NAD+ is a metabolite that is essential for cellular metabolism and cellular energy production within the “powerhouses of the cell” – the mitochondria. The mitochondria’s key role within the cell is to convert nutrients such as fats, proteins and carbohydrates into energy which is necessary to power all bodily systems and functions. Decreased efficiency in the mitochondria is linked to of adverse health conditions such as metabolic syndrome.
About the NAD+ precursor (or booster), Nicotinamide Riboside (NR):
Sometimes referred to as “The forgotten B3,” the benefits of NR remained unknown for years after its initial discovery and classification as a vitamin B3, due to the lack of advanced understanding of nucleotide science. It was not until 2004 that this hidden gem resurfaced after Dr. Charles Brenner, then professor at Dartmouth, identified the missing link as to how NR becomes NAD+. This discovery also suggested that NR also had the ability to boost NAD+ in a more energy efficient way than could be achieved with its B3 cousins, niacin or nicotinamide, leaving the body extra energy to focus on its critical needs and processes. NR’s unique energy sparing ability to produce NAD+ has excited the scientific community around the world. This excitement has led to 70 material transfer agreements to top research institutions all studying the effects of NR in separate therapeutic endpoints. The body of evidence continues to build as researchers make seminal discoveries characterizing the unique properties of NR in a wide range of health benefits, including increased mitochondrial health resulting in improved cellular energy production, increased muscle endurance, neuroprotection, improvements in longevity, protection against weight gain when consuming a high fat diet (link is external), protection against oxidative stress and improvement of blood glucose and insulin sensitivity. For additional information about NR and studies using NIAGEN®, visit www.ChromaDex.com (link is external).
ChromaDex leverages its complementary business units to discover, acquire, develop and commercialize patented and proprietary ingredient technologies that address the dietary supplement, food, beverage, skin care and pharmaceutical markets. In addition to our ingredient technologies unit, we also have business units focused on natural product fine chemicals (known as “phytochemicals”), chemistry and analytical testing services, and product regulatory and safety consulting (known as Spherix Consulting). As a result of our relationships with leading universities and research institutions, we are able to discover and license early stage, IP-backed ingredient technologies. We then utilize our in-house chemistry, regulatory and safety consulting business units to develop commercially viable ingredients. Our ingredient portfolio is backed with clinical and scientific research, as well as extensive IP protection. Our portfolio of patented ingredient technologies includes NIAGEN® (link is external) nicotinamide riboside; pTeroPure® (link is external) pterostilbene; PURENERGY® (link is external), a caffeine-pTeroPure® co-crystal; IMMULINA™, a spirulina extract; and AnthOrigin™, anthocyanins derived from a domestically-produced, water-extracted purple corn. To learn more about ChromaDex, please visit www.ChromaDex.com (link is external).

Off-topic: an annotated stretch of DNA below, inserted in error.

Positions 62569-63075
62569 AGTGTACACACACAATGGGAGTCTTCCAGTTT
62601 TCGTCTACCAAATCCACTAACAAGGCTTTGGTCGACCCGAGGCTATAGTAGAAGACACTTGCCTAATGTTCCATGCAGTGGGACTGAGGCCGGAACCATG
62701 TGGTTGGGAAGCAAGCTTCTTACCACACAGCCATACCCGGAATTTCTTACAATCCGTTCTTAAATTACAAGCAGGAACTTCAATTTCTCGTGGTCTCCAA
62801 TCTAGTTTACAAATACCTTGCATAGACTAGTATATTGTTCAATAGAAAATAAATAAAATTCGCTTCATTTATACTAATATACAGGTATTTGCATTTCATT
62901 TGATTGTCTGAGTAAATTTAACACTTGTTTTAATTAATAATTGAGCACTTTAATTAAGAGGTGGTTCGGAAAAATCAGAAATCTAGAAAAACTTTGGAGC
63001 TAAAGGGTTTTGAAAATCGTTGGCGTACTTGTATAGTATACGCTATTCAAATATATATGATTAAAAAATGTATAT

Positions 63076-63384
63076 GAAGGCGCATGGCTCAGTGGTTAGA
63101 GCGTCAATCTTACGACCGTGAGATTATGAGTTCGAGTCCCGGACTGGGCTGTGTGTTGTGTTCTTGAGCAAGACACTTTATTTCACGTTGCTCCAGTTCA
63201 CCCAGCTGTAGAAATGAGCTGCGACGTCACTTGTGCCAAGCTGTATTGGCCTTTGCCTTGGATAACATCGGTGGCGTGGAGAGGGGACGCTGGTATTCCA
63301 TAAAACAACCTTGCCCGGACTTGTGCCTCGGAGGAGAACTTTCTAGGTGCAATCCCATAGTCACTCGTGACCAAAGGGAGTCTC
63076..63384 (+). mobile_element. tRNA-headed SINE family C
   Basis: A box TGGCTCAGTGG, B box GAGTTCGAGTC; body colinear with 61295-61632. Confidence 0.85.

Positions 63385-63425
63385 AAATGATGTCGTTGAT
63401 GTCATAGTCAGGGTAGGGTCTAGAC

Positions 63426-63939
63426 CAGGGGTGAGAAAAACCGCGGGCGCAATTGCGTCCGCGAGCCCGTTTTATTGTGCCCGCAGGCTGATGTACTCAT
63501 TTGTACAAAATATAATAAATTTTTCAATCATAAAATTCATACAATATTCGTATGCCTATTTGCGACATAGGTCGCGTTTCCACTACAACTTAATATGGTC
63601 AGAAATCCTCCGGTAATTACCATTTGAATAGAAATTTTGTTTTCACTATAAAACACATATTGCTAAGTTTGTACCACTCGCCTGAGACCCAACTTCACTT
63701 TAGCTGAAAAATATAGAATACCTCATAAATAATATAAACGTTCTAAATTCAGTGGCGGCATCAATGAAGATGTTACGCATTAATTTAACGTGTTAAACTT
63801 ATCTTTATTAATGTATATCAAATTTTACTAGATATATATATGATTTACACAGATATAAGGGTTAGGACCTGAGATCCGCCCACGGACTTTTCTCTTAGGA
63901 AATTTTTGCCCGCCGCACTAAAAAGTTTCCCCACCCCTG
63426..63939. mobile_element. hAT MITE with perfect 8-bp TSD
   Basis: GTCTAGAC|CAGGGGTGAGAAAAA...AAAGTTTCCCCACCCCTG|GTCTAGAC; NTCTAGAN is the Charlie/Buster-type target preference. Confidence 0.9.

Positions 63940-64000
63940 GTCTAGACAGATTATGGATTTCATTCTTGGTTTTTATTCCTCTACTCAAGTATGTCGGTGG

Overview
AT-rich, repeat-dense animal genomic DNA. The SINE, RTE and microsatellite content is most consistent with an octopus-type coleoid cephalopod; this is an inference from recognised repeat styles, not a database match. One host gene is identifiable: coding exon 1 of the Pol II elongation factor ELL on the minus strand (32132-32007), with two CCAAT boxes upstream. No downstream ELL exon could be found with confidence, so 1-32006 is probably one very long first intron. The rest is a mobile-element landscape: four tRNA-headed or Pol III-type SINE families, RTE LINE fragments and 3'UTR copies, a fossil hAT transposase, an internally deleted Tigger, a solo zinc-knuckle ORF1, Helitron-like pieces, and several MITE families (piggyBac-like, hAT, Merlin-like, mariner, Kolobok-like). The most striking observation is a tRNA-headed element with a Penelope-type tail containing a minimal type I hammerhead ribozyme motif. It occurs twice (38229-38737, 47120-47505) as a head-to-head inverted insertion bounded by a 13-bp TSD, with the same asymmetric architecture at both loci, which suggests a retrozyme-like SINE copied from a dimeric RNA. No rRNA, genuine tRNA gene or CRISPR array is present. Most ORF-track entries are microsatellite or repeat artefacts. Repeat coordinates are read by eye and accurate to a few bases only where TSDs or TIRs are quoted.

This release contains forward-looking statements within the meaning of Section 27A of the Securities Act of 1933, as amended, and Section 21E of the Securities and Exchange Act of 1934, as amended, including statements related to the role of NR in maintaining or regaining muscle strength. Statements that are not a description of historical facts constitute forward-looking statements and may often, but not always, be identified by the use of such words as “expects”, “anticipates”, “intends”, “estimates”, “plans”, “potential”, “possible”, “probable”, “believes”, “seeks”, “may”, “will”, “should”, “could” or the negative of such terms or other similar expressions. More detailed information about ChromaDex and the risk factors that may affect the realization of forward-looking statements is set forth in ChromaDex’s Annual Report on Form 10-K for the fiscal year ended January 2, 2016, ChromaDex’s Quarterly Reports on Form 10-Q and other filings submitted by ChromaDex to the SEC, copies of which may be obtained from the SEC’s website at www.sec.gov (link is external). Readers are cautioned not to place undue reliance on these forward-looking statements, which speak only as of the date hereof, and actual results may differ materially from those suggested by these forward-looking statements. All forward-looking statements are qualified in their entirety by this cautionary statement and ChromaDex undertakes no obligation to revise or update this release to reflect events or circumstances after the date hereof. ChromaDex provided research materials as a collaborator for the study. ChromaDex’s Director Scientific Affairs, Ryan Dellinger, PhD, are named authors on the study.